It is a bit hard to say, we ( Japanese ) were completely different from Nazi Germany but it is 100% we did not build such a systematic death propelling system like concentration camps for anyone.

The problem is, we passed "Peace Preservation Law" over and over many time before the WW2, which eventually led to the purge of communists in Japan back then, and the existence of the de facto war like "Battles of Khalkhyn Gol", which is not so much popular but Japan clearly saw the Slavic-Soviet people as one of the enemies.

Luckily for Slavic people, they were not able to move freely from mainland to the other countries back in 30's and 40's so that there were quite few Slavic people in Japan. ( But I think anti-Slavic (or more correctly anti-Soviet sentiment ) sentiment was widespread especially for military group.

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There were two reasons that the Japanese did not persecute Slavs.

1) Unlike Germany, the Japanese (islands) did not have any common borders with Slavic peoples, nor did they have to worry about Slavic migration. Yes, there was some friction with "Russians," in Manchuria and Siberia, but this might be viewed as "colonial," issues, something like French-German disputes over Morocco in Africa, not an existential threat.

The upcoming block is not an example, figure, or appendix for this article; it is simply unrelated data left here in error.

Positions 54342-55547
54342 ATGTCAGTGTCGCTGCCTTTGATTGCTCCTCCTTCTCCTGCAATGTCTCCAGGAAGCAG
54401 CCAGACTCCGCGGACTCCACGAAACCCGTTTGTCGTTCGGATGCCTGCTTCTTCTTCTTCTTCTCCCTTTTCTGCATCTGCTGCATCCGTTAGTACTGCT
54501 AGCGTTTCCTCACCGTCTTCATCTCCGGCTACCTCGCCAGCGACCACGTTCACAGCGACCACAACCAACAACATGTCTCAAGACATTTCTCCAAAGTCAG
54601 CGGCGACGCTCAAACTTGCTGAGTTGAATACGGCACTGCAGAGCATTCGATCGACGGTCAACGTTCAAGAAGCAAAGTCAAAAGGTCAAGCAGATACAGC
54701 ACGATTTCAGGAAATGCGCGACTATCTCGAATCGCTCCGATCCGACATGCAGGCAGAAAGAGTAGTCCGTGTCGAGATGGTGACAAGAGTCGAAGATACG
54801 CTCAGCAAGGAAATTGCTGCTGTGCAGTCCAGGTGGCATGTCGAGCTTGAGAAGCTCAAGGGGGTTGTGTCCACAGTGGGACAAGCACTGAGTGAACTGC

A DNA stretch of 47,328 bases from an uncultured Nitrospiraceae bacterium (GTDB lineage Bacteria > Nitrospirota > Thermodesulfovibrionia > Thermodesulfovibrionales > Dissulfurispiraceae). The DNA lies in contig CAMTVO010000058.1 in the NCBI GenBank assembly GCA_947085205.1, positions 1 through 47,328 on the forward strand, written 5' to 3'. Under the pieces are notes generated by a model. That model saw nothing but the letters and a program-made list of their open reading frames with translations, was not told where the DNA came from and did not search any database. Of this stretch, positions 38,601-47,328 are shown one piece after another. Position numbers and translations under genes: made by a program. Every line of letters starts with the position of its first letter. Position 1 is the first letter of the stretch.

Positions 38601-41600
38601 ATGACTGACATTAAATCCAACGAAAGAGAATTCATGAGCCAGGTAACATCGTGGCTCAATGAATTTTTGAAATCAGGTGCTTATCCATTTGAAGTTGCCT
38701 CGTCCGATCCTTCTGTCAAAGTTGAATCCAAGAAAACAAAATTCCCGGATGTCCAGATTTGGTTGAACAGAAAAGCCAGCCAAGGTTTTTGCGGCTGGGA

2) Although they weren't exactly "British," Slavs were Europeans, and therefore "white." This at least put them above "Asians" (other than Japanese) in Japanese eyes.

3) While the Slavs were "backward" in economic development compared to the Western Europeans, they were actually fairly similar to the Japanese level of economic development. The Japanese respected the Slavs.

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    At that time, Japan bordered Russia/Soviet Union at Sakhalin Island (back then the Island had a Russian northern half and Japanese southern half), and at North Korea which was back then a part of Japan. – Bregalad Jan 26 at 17:23